"He was only 18. No-one deserved to be murdered. What happened to him has made a lot of us grow up and look at our lives."
The necklace was found in the back of the taxi in which Kimani was shot dead, and provided detectives with their first major lead in the investigation.
Detective Inspector Jim Colclough, from West Midlands Police Homicide Squad, said: "With the necklace in the back of the taxi was Campbell's mobile phone, so we rang his mother and spoke to her to find out his whereabouts.
"We quickly realised Campbell was central to our investigation. It did not take long to identify the other three but we had to be patient with Khan who fled to Pakistan after the murder and we had to wait until he returned to the UK to arrest him."
He added: "We never did track down the two people with Kimani in that taxi. However, they are lucky to be alive because we believe those in the car acted together.
"We know after the first shot, the Golf circled around and the driver asked the taxi driver where the other two were. We could easily have been dealing with a triple murder."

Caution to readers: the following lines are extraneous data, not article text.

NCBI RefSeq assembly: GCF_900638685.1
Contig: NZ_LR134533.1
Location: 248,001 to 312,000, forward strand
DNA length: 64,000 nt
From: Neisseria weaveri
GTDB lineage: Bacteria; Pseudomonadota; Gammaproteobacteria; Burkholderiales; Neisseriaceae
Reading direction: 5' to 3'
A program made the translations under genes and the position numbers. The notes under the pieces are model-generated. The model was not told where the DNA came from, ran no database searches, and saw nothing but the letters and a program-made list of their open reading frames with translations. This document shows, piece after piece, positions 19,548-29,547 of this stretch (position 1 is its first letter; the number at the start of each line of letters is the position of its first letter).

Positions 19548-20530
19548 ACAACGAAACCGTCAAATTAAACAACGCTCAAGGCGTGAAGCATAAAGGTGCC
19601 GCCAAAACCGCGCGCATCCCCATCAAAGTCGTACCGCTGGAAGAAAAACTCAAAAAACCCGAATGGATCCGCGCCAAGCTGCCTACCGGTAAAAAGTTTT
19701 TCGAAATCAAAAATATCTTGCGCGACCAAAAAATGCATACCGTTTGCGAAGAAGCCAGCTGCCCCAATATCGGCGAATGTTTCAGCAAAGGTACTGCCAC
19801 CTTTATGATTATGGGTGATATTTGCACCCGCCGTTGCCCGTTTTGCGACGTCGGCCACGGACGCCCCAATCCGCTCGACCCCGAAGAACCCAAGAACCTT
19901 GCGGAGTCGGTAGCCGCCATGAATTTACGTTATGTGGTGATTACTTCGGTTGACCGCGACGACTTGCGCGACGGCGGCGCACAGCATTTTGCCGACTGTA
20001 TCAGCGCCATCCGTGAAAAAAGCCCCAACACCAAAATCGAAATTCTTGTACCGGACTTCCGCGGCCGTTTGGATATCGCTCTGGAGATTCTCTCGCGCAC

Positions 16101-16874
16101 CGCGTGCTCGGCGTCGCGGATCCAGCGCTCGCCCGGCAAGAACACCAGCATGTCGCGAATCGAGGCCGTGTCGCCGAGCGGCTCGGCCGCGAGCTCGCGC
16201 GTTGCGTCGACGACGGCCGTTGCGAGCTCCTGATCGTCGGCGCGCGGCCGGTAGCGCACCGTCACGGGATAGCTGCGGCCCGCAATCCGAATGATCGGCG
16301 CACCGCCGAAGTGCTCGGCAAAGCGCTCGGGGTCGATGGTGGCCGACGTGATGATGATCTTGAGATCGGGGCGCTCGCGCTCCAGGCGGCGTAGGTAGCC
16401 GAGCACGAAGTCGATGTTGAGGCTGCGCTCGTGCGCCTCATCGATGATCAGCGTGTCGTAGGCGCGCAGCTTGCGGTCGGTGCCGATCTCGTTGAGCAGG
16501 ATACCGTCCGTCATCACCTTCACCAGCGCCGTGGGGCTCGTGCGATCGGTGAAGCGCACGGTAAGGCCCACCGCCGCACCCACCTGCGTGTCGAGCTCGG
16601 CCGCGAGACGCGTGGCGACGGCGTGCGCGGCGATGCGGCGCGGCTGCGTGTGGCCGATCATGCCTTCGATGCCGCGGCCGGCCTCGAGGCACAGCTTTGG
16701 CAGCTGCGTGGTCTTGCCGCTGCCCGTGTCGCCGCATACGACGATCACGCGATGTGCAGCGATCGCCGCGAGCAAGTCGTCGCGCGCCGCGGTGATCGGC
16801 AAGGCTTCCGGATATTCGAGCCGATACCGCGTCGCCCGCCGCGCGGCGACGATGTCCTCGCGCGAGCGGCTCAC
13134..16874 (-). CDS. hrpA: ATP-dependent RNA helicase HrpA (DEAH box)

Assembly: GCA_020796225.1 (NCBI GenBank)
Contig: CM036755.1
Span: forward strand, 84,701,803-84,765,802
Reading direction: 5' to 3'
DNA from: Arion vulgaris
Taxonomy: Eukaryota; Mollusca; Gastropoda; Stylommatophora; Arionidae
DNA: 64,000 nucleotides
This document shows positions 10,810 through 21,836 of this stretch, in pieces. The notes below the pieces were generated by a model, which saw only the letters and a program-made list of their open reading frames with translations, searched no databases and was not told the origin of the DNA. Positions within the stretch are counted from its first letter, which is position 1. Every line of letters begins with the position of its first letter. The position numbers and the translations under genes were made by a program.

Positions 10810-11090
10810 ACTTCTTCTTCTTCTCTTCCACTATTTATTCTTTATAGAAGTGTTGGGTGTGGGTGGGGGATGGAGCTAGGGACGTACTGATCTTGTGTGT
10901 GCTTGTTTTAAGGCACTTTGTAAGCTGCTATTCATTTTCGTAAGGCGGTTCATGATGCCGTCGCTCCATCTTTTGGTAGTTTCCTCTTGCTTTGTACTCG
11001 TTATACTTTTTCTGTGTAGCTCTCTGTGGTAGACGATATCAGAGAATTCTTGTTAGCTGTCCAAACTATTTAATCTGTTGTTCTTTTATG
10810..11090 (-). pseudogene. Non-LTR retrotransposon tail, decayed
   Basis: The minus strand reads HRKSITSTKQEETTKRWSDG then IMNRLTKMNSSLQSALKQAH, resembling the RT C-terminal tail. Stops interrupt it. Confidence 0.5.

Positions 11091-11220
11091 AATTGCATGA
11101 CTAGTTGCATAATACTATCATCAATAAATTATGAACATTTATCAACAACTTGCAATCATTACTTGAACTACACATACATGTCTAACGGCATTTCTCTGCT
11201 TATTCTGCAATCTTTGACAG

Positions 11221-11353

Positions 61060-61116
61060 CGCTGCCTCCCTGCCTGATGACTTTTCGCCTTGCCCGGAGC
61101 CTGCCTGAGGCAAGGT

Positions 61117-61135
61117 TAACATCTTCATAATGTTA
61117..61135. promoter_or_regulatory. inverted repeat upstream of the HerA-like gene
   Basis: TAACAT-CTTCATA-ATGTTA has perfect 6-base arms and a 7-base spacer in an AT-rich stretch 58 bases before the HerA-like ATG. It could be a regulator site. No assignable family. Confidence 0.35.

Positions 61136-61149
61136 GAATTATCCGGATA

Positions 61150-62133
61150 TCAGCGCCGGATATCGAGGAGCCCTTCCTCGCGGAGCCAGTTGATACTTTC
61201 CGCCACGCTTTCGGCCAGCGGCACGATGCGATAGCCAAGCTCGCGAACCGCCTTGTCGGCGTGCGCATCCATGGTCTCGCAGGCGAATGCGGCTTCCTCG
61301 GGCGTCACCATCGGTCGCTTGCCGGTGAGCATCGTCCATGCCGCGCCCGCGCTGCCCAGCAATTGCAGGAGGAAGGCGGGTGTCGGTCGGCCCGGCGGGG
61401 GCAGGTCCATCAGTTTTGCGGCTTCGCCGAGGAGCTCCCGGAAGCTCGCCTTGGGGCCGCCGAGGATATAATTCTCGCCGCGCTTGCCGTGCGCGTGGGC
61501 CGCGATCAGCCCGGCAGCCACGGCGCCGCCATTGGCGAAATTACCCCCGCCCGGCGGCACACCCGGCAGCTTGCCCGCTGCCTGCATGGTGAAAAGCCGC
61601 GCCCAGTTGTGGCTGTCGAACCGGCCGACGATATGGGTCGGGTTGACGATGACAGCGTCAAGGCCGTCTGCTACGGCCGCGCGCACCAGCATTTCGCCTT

He added: "We charged all four with murder under join enterprise because they would have knew Campbell wanted revenge. Whilst in the Golf several calls were made to 1-2-1 Cars to try and locate the taxi which had picked Martin up. We don't believe they were given any information but they tragically spotted the taxi leaving Tipton and gave chase.
"They knew he had a gun, this was not a revolver hidden in his pocket which he pulled out seconds before the shooting. He had a shotgun which have long barrels, they would have all seen him and were encouraging him to use it"
In a chilling boast which foreshadowed future events, Kash raps "He always keeps a strap (gun) close to him".
During the trial the jury heard that within an hour of being freed by his captors Campbell had a loaded shotgun in his hands and was ready to kill.
Campbell being taken off the streets gave particular satisfaction to detectives in the West Midlands Police, whom the rapper regularly goaded in his music and videos.
Smiling at the camera he taunts: "Drugs squad from my teens still trying to raid me.
"Drugs squad trying to find out where ****** at, I'm up at Harvey Nicks about to spend two wraps (£2,000)."